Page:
“It’s so sad,” my mother says. Her jaw goes slack. She looks past me to the lake. I want to reach out and hold her hand. My reason for coming into the kitchen has evaporated. Now it seems that my only reason was to sit with her like this. Unable to reach for her because she would not be able to bear it.
“I know,” I say. This is all I ever say, because there is nothing else. And because this is all that my mother wants to hear. She simply needs to know that I know. Until recently, my mother wouldn’t have shared her sorrow at all. Traditionally, she has suffered losses in virtual silence. In this, I am not my mother’s daughter. I am a chest thumper and a copious weeper who can’t get through the opening credits of ET without wailing. At bedtime, my sons try to avoid books that will make me cry and extract promises that they will never leave their mother. With the exception of Pat, everyone in my family hates my inability to marshal my emotions. I have even been told that my emotional displays are intimidating. My mother, on the other hand, was once referred to by Erik as “six feet of Nordic ice”.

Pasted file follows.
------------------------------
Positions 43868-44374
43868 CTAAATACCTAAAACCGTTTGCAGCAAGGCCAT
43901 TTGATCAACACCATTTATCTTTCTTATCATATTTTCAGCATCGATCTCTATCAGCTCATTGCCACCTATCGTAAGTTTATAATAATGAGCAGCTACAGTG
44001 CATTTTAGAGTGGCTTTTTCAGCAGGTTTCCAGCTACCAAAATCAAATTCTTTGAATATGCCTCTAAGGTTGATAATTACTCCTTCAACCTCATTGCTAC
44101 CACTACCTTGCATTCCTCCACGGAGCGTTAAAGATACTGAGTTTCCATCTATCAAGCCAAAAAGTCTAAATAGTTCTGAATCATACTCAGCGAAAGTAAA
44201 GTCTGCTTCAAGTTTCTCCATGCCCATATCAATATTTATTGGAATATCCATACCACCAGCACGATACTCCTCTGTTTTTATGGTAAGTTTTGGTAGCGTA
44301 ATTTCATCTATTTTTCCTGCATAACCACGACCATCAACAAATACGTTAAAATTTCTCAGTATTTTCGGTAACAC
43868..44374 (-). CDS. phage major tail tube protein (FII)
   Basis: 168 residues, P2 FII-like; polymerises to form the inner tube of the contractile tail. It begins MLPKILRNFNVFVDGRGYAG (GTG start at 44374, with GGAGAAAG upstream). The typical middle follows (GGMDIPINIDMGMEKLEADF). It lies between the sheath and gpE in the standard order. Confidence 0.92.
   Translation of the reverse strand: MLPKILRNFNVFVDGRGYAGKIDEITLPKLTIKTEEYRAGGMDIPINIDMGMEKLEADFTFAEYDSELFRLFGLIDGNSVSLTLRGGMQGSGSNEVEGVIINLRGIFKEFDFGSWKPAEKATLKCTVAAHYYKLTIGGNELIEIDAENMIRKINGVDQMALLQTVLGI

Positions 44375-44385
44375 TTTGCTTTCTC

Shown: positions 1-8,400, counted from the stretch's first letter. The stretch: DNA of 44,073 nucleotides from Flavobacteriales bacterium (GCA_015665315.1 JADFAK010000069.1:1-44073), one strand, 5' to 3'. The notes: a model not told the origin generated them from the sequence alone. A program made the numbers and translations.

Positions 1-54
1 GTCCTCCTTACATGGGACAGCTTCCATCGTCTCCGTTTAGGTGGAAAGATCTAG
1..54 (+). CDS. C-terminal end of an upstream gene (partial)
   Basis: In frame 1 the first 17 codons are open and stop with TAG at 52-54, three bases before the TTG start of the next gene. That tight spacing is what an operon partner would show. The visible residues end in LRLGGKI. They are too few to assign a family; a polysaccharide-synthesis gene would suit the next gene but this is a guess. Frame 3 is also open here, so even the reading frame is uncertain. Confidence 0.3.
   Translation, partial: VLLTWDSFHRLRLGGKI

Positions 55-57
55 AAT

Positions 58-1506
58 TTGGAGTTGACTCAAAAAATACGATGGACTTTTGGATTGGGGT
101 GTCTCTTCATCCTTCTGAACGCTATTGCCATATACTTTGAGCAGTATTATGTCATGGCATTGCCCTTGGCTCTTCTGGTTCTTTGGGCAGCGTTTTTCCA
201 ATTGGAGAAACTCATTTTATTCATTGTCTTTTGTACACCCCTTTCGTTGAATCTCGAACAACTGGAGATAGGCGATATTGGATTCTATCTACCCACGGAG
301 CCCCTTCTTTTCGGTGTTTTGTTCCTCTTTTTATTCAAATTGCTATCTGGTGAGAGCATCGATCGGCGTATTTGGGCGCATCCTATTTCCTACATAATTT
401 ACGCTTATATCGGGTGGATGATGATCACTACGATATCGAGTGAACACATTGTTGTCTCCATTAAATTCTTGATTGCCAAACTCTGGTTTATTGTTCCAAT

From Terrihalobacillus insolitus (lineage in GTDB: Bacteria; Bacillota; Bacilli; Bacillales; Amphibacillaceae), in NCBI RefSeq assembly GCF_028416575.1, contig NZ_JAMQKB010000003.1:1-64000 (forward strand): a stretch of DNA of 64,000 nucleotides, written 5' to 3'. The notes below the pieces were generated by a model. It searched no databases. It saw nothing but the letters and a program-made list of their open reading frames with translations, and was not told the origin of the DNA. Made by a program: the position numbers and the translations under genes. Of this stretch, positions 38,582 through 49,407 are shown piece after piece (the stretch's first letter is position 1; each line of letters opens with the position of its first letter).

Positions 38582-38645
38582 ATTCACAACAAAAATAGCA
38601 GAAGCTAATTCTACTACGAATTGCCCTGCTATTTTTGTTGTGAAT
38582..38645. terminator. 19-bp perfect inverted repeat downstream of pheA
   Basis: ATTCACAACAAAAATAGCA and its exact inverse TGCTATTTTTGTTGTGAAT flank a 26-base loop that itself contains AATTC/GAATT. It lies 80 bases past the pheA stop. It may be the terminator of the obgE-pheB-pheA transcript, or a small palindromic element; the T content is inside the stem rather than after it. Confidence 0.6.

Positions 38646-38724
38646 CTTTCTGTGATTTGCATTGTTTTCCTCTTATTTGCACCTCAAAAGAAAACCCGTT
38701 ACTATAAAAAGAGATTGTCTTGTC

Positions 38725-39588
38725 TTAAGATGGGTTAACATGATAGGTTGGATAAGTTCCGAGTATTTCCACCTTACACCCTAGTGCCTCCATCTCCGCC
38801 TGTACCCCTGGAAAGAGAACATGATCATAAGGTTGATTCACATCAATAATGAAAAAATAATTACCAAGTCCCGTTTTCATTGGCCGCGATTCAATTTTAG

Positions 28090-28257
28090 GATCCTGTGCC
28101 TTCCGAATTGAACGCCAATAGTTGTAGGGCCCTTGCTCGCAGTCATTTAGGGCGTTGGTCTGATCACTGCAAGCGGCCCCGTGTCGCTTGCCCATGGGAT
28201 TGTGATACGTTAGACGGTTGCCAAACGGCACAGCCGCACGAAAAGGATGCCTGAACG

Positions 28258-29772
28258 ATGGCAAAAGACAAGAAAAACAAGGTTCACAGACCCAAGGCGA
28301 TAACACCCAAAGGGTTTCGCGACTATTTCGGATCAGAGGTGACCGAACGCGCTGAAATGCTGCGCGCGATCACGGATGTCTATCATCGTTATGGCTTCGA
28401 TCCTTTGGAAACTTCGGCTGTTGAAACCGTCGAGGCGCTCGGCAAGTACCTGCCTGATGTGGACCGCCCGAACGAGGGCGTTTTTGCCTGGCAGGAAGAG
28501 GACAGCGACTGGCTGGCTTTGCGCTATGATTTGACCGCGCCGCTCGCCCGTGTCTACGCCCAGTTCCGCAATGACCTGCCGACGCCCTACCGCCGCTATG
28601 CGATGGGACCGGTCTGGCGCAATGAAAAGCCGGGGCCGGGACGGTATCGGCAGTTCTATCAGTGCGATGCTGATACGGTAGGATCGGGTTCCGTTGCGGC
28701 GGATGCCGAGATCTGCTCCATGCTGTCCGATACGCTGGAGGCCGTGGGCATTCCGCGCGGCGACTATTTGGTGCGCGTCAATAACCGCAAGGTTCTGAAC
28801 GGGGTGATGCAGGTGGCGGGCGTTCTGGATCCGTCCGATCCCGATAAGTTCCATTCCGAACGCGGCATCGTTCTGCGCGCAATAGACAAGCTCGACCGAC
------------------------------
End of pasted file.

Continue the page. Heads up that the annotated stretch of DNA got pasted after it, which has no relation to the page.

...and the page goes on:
She is not six feet tall, nor is she that removed. Neither am I an emotional terrorist. These, however, are the labels we have both borne for years.
I remember my mother’s habitual remove two years ago, when she called to tell me that her sister, Muriel, had taken to her bed and that her daughter, my cousin, Rachel had said that she believed that Muriel would die very soon.
“How soon can you get down to see her?” I asked her then. Muriel was in Kentucky.
There was a pause on the line before my mother said tightly, “I don’t think I’ll be going.”